DD and I cooked all day Friday. When SS arrived we drove downtown to look at the Christmas lights. Then we came home for a delicious, and mostly traditional, Thanksgiving dinner.
When you are on the BTD, you have three choices at holidays. At one time or another in my nine years on the diet, I've done all three.
1. Take a "holiday" from the BTD and splurge.
2. Tweak your recipes so they are a little healthier, but still traditional.
3. Convert all your traditional recipes to BTD compliant.
This year we did #3. Except for one dessert, everything was beneficial or neutral for us all.
I have posted my family's cornbread dressing recipe in other years, but here it is again: original version first, then the BTD version.
My Mother's cornbread dressing
4 cups of cornbread, 2 cups of biscuits, one onion diced, 3/4 cup chopped celery, 1/3 cup butter, 1 1/4 tsp sage, 1/2 tsp poultry seasoning, 3 eggs, 2 cans chicken broth. Cook the onion and celery in the butter until soft. Combine all ingredients. Bake in an 8x8 pan for 1 hour at 325.
My Daughter's compliant dressing
4 cups of crumbled millet cornbread
2 cups crumbled flax bread
1 chopped onion
1/3 cup melted ghee
1 1/4 tsp sage
1 tsp poultry seasoning
2 2/3 cups water mixed with 1/3 cup Braggs Liquid Aminos
Substituting Braggs Liquid Aminos for canned chicken broth was new this year. It worked beautifully.
When DD lived at home, she used to whip up a quick pumpkin dish that was delicious. The day after our Thanksgiving dinner, we were going to have leftovers. I asked if she would do her pumpkin as a side dish. If you are looking for something unique and very beneficial, for your Thanksgiving, you might like this. She didn't measure anything, so adjust to your personal taste.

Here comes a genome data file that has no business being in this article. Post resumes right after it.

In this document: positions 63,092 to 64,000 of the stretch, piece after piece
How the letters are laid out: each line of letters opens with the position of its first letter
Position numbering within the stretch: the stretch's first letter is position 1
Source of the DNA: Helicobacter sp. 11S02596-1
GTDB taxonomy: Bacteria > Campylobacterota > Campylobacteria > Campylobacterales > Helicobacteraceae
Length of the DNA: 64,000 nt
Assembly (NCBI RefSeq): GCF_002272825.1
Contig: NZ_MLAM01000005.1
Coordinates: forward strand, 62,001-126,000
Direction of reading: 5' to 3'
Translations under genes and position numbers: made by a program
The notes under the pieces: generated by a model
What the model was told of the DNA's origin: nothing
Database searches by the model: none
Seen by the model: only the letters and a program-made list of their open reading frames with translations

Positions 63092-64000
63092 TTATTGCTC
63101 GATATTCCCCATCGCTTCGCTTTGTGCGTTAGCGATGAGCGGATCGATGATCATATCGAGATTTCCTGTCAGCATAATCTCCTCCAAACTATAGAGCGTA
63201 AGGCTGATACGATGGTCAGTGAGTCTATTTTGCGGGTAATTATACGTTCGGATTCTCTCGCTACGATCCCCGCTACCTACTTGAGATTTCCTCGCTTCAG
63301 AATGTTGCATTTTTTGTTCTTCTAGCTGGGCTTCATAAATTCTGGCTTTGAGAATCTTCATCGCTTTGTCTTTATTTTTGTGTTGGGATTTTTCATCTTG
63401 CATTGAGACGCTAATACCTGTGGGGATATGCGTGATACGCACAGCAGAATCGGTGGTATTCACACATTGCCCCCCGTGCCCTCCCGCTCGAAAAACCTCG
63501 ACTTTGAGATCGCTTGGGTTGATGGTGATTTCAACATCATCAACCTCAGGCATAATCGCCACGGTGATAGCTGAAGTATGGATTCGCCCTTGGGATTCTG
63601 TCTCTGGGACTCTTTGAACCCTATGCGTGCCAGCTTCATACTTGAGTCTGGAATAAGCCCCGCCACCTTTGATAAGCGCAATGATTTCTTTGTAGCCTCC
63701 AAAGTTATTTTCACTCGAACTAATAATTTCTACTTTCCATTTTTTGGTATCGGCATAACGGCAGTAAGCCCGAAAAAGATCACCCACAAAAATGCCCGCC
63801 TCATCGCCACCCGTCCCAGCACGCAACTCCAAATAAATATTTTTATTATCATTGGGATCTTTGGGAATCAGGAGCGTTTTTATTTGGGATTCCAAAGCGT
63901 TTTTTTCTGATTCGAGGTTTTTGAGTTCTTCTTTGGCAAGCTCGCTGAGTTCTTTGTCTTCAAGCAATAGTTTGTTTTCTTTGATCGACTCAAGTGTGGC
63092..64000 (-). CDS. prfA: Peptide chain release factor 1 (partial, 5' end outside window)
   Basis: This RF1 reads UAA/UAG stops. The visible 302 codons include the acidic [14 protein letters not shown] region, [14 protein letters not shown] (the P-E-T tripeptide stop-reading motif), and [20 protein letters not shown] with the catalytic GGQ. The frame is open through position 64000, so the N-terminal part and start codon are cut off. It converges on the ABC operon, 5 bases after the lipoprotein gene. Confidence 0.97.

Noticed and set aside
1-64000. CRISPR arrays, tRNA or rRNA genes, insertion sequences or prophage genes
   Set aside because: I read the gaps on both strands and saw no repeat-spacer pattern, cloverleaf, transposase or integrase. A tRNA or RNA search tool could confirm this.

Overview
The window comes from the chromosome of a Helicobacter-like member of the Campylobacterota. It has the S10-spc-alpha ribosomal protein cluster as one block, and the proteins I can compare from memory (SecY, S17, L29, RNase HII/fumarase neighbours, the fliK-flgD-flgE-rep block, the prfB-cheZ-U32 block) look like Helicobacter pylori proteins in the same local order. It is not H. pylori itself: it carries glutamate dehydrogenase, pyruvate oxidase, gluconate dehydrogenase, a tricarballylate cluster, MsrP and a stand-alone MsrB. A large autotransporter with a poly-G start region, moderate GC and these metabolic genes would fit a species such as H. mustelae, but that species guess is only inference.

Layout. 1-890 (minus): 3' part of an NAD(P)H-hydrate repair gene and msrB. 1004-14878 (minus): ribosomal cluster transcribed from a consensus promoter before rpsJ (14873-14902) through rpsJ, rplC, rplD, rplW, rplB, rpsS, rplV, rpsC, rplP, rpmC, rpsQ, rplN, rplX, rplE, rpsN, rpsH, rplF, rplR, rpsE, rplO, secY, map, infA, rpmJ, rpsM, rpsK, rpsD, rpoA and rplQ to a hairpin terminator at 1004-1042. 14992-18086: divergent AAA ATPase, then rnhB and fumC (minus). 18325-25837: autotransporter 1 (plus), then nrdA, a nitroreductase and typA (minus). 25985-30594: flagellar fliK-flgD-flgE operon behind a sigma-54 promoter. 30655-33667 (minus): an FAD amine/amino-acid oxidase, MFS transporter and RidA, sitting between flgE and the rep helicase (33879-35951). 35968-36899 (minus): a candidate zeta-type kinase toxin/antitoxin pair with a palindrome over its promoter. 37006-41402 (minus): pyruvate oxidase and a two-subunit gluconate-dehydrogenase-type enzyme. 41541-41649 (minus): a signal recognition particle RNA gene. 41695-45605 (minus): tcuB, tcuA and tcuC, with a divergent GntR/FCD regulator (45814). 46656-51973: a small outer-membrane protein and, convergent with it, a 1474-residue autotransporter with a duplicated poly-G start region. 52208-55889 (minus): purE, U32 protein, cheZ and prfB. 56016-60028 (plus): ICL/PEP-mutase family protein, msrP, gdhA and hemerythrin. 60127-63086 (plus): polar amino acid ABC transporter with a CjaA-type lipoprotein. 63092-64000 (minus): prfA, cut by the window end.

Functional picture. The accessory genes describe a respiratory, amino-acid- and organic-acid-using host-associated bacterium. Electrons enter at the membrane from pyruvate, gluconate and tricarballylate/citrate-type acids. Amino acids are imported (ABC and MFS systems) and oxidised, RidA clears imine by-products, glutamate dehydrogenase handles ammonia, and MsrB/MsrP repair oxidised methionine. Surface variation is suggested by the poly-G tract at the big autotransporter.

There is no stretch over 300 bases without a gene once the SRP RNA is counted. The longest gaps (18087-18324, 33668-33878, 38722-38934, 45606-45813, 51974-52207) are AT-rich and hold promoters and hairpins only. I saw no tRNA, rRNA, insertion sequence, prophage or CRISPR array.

DD's Pumpkin Side Dish
2 cans pure pumpkin
8 oz can of pineapple chunks, drained
1 apple chopped
Walnuts or pecans - chopped
Mix it together and heat until it is warm. It doesn't really have to cook; you just want the cinnamon and ginger flavors to have time to blend.
We are home from a visit with HH's Mom. The good news is that she is back in her own home after less than seven weeks in rehab. They had told us it would be at least three months. She has both a strong body and a strong will to recover.
The bad news is that she will almost certainly break another bone. It's not just that she has osteoporosis, which she does. It's not just that she has bad balance, which she does. It's not even that she wants to be independent, which is an admirable trait.
It's that she forgets that she is not 65 years old anymore. She gets an idea in her head and charges off across the room without her walker. It's just a matter of time before she falls again. She has 24 hour care. Either a family member or a health care worker is with her all the time. But it doesn't help.
In the few days that my husband and I stayed with her, giving the health care workers a few days off, we had several scares.
The doorbell would ring. She would jump up to answer it.
I would be walking beside her, and she would turn away from her walker and head toward the closet. I would put my hand on her shoulder and say, "Where are you going?" She would answer, "To get my lipstick," as if that were the most necessary thing in the world.
At dusk she would get up from her chair and go to close the blinds - standing on one foot to do so.
I slept in the room next to hers with the door open, and a baby monitor on full volume. But she could get out of bed and half way to the bathroom before I could reach her.